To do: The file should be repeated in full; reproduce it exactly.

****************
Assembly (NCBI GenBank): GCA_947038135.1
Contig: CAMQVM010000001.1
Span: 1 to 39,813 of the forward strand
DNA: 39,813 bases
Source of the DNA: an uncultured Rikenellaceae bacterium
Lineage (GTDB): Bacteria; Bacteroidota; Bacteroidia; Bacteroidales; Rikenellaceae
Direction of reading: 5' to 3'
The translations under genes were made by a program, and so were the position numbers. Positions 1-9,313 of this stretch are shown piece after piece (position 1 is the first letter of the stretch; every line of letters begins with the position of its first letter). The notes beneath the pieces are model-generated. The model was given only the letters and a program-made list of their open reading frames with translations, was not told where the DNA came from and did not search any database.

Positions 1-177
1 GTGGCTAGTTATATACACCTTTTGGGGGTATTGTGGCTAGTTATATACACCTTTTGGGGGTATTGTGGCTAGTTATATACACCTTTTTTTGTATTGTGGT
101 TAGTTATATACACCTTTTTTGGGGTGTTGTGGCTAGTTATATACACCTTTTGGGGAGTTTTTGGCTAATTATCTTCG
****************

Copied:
Assembly (NCBI GenBank): GCA_947038135.1
Contig: CAMQVM010000001.1
Span: 1 to 39,813 of the forward strand
DNA: 39,813 bases
Source of the DNA: an uncultured Rikenellaceae bacterium
Lineage (GTDB): Bacteria; Bacteroidota; Bacteroidia; Bacteroidales; Rikenellaceae
Direction of reading: 5' to 3'
The translations under genes were made by a program, and so were the position numbers. Positions 1-9,313 of this stretch are shown piece after piece (position 1 is the first letter of the stretch; every line of letters begins with the position of its first letter). The notes beneath the pieces are model-generated. The model was given only the letters and a program-made list of their open reading frames with translations, was not told where the DNA came from and did not search any database.

Positions 1-177
1 GTGGCTAGTTATATACACCTTTTGGGGGTATTGTGGCTAGTTATATACACCTTTTGGGGGTATTGTGGCTAGTTATATACACCTTTTTTTGTATTGTGGT
101 TAGTTATATACACCTTTTTTGGGGTGTTGTGGCTAGTTATATACACCTTTTGGGGAGTTTTTGGCTAATTATCTTCG